The medical marijuana advocacy group Americans for Safe Access (ASA) was in federal appeals court Tuesday arguing that it and its members had the right to force the federal government to correct inaccurate statements about the therapeutic properties of marijuana. Lawyers for the Obama administration opposed them.
In 2004, ASA filed a petition under the Data Quality Act seeking to force the Department of Health and Human Services (HHS) to correct its statements that marijuana has no accepted medical use in the United States. The Data Quality Act requires federal government agencies to use reliable science when making regulations and disseminating information.
After two years of delays, HHS rejected ASA's petition. The group then filed suit in federal district court to force HHS to comply, but the trial judge threw out the lawsuit, finding that the act did not provide for judicial review. ASA then appealed to the US 9th Circuit Court of Appeals in San Francisco, which is where Tuesday's hearing took place.
"The science to support medical marijuana is overwhelming," said ASA executive director Steph Sherer. "It's time for the federal government to acknowledge the efficacy of medical marijuana and stop holding science hostage to politics."
The Obama administration has vowed to make science -- not ideology -- the basis for federal government policies. On March 9, President Obama issued a memorandum to all executive department and agency heads saying: "The public must be able to trust the science and scientific process informing public policy decisions," and calling for "transparency in the preparation, identification, and use of scientific and technological information in policymaking."
But it had other concerns last Tuesday, when Justice Department lawyers argued against ASA in court. Assistant US Attorney Alisa Klein told a three-judge panel of the 9th Circuit that the law allowing private citizens to seek correction of government information had "no judicially enforceable rights" and that it requires only that agencies review such requests -- not that they act on them. Otherwise, she said, the courts would be swamped with requests to second-guess government decisions on a multitude of subjects.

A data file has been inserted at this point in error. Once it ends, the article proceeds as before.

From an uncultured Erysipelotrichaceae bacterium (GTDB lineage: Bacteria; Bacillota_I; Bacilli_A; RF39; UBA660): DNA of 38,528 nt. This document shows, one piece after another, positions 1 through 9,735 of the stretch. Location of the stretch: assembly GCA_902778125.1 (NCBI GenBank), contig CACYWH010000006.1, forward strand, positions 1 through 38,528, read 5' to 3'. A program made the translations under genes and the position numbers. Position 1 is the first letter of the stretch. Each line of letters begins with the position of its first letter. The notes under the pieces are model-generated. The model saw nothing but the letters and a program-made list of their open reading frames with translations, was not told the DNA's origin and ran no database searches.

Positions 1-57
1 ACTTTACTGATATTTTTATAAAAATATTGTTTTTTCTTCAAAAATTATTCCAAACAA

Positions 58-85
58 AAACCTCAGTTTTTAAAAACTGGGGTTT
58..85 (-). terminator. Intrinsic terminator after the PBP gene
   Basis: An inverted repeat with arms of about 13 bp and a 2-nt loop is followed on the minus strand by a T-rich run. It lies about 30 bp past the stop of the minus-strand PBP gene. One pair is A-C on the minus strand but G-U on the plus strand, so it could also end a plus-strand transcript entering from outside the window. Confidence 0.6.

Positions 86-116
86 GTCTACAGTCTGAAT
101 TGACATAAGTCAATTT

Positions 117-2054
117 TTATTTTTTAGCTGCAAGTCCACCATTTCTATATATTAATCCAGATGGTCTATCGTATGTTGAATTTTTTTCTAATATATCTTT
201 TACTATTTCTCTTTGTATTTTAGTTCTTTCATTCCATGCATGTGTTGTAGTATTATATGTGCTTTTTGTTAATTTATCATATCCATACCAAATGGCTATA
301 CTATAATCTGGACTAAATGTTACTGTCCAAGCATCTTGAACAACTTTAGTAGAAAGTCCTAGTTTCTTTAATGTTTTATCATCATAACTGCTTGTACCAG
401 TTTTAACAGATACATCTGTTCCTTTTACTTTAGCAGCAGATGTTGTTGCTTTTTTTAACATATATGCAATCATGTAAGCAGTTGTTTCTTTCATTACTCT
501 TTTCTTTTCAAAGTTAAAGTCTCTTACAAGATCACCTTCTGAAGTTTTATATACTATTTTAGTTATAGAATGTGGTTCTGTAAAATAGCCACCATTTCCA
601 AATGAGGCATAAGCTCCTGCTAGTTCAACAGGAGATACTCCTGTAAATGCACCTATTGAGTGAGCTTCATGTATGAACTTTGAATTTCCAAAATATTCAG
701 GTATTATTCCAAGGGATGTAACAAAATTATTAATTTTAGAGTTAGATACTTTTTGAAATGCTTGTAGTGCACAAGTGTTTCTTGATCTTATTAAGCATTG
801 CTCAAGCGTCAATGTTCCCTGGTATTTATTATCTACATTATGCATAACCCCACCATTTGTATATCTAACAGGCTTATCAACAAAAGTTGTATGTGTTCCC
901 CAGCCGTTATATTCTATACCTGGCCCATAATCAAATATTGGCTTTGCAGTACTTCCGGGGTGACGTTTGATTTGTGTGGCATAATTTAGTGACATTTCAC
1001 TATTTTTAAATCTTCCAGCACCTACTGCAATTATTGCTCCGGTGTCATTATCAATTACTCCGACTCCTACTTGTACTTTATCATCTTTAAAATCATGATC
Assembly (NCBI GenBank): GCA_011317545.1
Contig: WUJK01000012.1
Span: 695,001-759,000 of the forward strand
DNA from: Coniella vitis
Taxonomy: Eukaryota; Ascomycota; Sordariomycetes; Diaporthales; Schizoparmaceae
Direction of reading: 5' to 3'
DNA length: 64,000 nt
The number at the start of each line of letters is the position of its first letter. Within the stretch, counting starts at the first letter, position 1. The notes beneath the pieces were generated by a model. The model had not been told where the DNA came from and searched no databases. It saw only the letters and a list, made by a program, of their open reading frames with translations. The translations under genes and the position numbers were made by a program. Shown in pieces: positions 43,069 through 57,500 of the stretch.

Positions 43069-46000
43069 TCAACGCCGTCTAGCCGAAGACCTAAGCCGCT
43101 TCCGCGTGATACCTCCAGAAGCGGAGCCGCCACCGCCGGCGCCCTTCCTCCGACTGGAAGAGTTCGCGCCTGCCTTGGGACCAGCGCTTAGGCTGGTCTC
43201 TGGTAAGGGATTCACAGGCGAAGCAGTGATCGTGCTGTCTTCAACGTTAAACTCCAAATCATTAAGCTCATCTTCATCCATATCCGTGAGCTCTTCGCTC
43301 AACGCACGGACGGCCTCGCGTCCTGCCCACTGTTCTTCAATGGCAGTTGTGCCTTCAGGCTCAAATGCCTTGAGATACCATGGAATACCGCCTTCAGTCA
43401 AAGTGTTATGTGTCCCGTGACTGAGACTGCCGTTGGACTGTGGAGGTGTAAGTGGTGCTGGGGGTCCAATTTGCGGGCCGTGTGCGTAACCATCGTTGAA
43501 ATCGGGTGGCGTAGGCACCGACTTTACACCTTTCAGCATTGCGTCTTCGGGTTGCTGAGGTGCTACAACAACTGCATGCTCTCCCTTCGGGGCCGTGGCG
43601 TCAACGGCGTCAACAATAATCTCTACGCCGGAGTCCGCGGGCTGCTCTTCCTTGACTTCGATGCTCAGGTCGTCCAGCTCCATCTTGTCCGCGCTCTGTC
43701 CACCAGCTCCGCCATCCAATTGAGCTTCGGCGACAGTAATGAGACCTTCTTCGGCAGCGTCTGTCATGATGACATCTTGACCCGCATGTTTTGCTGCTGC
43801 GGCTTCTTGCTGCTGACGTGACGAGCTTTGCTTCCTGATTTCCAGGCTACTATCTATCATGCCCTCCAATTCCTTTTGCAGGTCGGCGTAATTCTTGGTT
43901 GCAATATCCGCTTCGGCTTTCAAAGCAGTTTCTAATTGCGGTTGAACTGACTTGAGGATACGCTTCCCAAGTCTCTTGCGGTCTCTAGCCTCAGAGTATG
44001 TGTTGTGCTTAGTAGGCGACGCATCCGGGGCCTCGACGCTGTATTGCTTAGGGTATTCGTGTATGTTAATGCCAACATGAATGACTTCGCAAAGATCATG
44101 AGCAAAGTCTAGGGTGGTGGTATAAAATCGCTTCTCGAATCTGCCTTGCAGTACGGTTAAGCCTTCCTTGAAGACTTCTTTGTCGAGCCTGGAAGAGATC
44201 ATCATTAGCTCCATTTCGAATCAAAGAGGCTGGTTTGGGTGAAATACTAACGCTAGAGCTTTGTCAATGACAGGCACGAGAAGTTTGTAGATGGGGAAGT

The government's position would make the law meaningless, retorted Alan Morrison, founder of Public Citizen's Litigation Group, who argued the case along with ASA chief counsel Joe Elford. While some disputes are too subjective for courts to intervene, others can be measured objectively. "Two plus two is four, not five," Morrison noted. The law provides judges a role in keeping the government honest, he added.
Members of the three-judge panel seemed torn. "The statute is amazing and troubling," said Judge Marsha Berzon. But she told Klein that the law appears to allow people affected by government misinformation to get it corrected, under court order if necessary.
"The case before the 9th Circuit is about the right of private parties to seek action to challenge the government's dissemination of false information," said ASA spokesman Kris Hermes. "When HHS says on its web site that there is no currently accepted medical use of marijuana in the US, we and our members suffer by having to counter that disinformation. We have to educate the public, public officials, physicians, and lawyers on the reality of medical marijuana, and we are using that as giving us standing for the lawsuit."
ASA executive director Sherer herself claims to have suffered from government misinformation. In the group's brief to the appeals court, it relates how Sherer rejected medical marijuana as a treatment for her condition based on government statements it had no medical value. Only after suffering serious side effects from conventional medications and at her physician's urging did she finally try medical marijuana, and then found it brought her relief.
"Our aim is to correct the misinformation that the federal government is disseminating about medical marijuana, specifically that marijuana has no medicinal value," said ASA spokesman Kris Hermes. "We are using an administrative mechanism -- the Data Quality Act -- in order to achieve that, but the government has so far refused to respond substantively to our petition."
A victory at the 9th Circuit would mean that the ASA lawsuit could move forward. That would most likely mean the case would be remanded back to district court to force the federal government to issue a substantive response to the ASA petition.
"If they agree their information is inaccurate and not based on scientific evidence, they would simply correct the statements they are making," said Hermes. "But if they do not choose to admit that they are disseminating unscientific information, we may have to challenge them on the merits again in district court," he said.
While an eventual victory in the case would have no immediate impact on federal medical marijuana policy, said Hermes, it could help lay the foundations for moving marijuana off Schedule I as a dangerous drug with no accepted medical use. "That could be the first domino in a series of falling dominos that will affect federal policy," he said.
The 9th Circuit is now considering the case.